Since Håvard and Andrey basically destroyed the waterfall (seriously, they triggered a constant shower of ice, accompanied by the corresponding warning shouts of "ice!") I tried leading my first ever dry-tooling pitch right next to them instead. I found it much more difficult and much more scary than expected and cheated by using bolts with my ice tools. In my defense I have to say that the others struggled with the route as well, even on top rope.


The place is popular and since we had good weather it was quite crowded. Right next to us was some sort of super human Swiss climbing machine. I watched him for a while and admired how he calmly placed his tools into tiny invisible nooks (in an overhanging roof! climbing trad style!) and smoothly cruise up the wall. Inspired I decided to be a little more like him and a little less like me and ran up the dry tooling route again, this time without cheating and without much trouble (but on top rope).

Håvard preparing the anchor.
Ice rain. Never let a Norwegian and a Russian work on an ice-fall!

All throughout the day we could hear dogs howling and barking. The valley has a track for dog sleds which was heavily used. As a constant reminder that we were still in the Alpine, despite the seemingly tamed climbing gym feel of the place, we heard and saw avalanches rumbling down the opposite mountain face all day.

Me, trying my hands at dry tooling.
Volodymyr on top of "my" dry tooling route.

Great fun! I'll be back for more ;-)

Swiss climbing machine. His shoes have integrated crampons. I bet his toes do too!
Vovik's crampons fell apart.


Stock (1600m) snowshoe hike

After Switzerland's coldest night this winter (-36°C on the Glattalp in Muotathal) we had beautiful weather on Sunday. Freezing cold under a bright blue sky. Gintare, Linus and me headed for Unteriberg with the idea of hiking Stock (1600m) and maybe Biet (1965m) if we felt adventurous. Naive us.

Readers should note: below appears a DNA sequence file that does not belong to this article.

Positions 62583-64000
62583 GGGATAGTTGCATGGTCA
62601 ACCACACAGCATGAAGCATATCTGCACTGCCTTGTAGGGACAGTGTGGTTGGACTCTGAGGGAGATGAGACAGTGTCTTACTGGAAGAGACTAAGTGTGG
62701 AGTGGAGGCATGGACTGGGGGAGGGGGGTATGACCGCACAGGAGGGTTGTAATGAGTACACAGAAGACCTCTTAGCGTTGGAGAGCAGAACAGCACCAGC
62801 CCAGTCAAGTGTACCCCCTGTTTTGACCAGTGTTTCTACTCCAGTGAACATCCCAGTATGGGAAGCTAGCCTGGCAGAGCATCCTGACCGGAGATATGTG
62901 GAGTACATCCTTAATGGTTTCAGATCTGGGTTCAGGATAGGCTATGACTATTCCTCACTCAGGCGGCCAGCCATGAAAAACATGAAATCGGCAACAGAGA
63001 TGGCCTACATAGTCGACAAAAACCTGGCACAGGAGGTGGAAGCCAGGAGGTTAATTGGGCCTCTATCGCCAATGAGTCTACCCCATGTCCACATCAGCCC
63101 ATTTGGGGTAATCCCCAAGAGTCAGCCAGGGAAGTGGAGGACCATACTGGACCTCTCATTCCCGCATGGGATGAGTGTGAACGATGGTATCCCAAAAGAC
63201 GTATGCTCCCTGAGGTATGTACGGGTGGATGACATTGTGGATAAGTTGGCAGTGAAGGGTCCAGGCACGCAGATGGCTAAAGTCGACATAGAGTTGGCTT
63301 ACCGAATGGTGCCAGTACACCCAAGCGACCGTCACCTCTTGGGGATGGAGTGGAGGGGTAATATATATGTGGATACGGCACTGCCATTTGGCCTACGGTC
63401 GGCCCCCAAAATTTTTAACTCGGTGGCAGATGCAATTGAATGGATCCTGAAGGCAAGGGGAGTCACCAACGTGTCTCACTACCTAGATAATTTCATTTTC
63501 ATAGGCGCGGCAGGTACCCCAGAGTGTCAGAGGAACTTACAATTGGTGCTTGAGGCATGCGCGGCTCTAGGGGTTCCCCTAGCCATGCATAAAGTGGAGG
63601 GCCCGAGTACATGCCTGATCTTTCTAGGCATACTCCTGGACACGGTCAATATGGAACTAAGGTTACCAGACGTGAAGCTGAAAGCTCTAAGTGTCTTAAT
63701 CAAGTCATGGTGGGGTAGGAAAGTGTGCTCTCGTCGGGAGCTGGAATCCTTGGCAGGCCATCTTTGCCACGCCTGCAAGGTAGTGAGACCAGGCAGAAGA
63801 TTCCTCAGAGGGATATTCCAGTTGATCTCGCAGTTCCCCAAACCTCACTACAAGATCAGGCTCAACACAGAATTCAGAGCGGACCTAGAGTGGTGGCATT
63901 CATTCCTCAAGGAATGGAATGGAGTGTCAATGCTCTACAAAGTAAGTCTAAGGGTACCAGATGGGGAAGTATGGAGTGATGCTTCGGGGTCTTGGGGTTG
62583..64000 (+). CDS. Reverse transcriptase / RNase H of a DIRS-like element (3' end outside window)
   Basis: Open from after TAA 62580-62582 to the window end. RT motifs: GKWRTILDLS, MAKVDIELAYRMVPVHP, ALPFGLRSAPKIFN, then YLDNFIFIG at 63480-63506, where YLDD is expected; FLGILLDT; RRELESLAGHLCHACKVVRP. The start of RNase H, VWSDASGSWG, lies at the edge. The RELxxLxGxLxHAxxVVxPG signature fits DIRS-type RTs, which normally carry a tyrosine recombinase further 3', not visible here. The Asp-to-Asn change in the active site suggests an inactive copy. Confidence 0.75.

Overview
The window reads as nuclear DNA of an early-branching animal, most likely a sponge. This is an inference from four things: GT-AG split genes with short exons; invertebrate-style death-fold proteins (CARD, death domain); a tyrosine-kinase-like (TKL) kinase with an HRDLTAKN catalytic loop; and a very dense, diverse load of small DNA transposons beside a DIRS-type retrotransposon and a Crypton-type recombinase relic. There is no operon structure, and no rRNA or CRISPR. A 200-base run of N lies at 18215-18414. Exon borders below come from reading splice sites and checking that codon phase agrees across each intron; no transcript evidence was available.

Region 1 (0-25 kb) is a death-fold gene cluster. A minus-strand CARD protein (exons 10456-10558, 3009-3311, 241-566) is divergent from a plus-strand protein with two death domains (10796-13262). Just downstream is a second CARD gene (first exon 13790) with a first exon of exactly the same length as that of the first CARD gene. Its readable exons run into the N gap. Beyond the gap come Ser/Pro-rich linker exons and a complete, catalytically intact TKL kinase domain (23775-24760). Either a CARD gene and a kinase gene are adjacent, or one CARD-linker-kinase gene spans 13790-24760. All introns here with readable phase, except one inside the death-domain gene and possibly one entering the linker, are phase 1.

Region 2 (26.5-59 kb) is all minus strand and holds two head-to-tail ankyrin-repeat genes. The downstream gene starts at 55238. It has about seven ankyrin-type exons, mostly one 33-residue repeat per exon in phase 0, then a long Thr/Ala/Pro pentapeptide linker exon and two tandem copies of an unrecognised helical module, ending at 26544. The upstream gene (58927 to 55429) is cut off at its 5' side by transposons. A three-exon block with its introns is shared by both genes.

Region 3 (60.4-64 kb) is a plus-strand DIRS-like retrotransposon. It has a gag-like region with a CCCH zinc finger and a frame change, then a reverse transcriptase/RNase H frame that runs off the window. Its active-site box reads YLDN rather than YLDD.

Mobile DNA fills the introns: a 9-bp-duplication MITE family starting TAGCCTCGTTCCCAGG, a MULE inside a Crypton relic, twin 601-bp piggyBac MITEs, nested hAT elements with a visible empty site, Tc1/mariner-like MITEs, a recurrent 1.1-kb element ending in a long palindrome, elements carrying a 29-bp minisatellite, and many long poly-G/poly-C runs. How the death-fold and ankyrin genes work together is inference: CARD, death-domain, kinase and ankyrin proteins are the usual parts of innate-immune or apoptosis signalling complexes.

Linus laboring upwards.

Immediately after leaving the village we had to break trail. Deep powder. Dry, light and fluffy as I have never seen it before. Nice to look at and ski down, insanely exhausting to walk in. We likened the experience to working out on a stepper in the gym (not that I have ever done this...), but with steps half a meter high, 15kg weights on each foot and a rubber band attached to your heel pulling you back. Snow plow all the way. Luckily in a group of three we could rotate the lead. On the way back I led for a whole 400m, which must have been the slowest and most strenuous 400m of my life. It was almost level terrain, yet I only managed an average speed of 1km/h, panting and puffing all the way.

We wisely decided to not go for the stretch goal of climbing Biet, but contended ourselves with Stock.

Biet, still a long way off...
Frozen Siehlsee and Zürichsee in the distance.
Roggenstock and the Mythen as seen from the summit.

It must have been the perfect winter day - not a single cloud in the sky. Just steam rising from the half frozen creeks in the valley. Beautiful 360 degree vista from the summit. We could see across the frozen Sihlsee all the way to lake Zürich and the "flatlands" beyond.

Linus and Gintare happily running off into the void.

On the way down from the summit I stumbled and fell over face down into the snow. It was difficult to get up again. I can totally imagine drowning in the stuff. Like a pool of balls for kids, nothing solid to support you. You get yourself upright with clumsy swimming motions, much to the amusement of your companions ;-)

Mt. Awesome Ridge, also known as Gantspitz
Gintare on the lead, trying a new technique.

While it was warm in the sun it would become chilly the second you stepped into the shade. I stopped to put on another layer of clothes. Once I started walking again my pants would make funny crackling noises. It only took the minute or so I needed to put on a pullover for my trousers to freeze.

These signs stand taller than a man...

Coming down we missed the bus from Studen by mere minutes. The next one would come in 1.5 hours, at which point we would have been frozen to death. So we walked the 4 odd kilometers to the next junction and bus stop, this time arriving just in time to catch the late bus from the ski resort. All public transportation that day was crowded with skiers and outdoor enthusiasts. We had a chance meeting on the bus with Henrik, Julia, Shauna and Steven who were on their way back home from a day of cross country skiing.

I told them to freeze while I took a composite shot.

~850m up and down, ~12km distance, about 5km of which we had to break trail ourselves.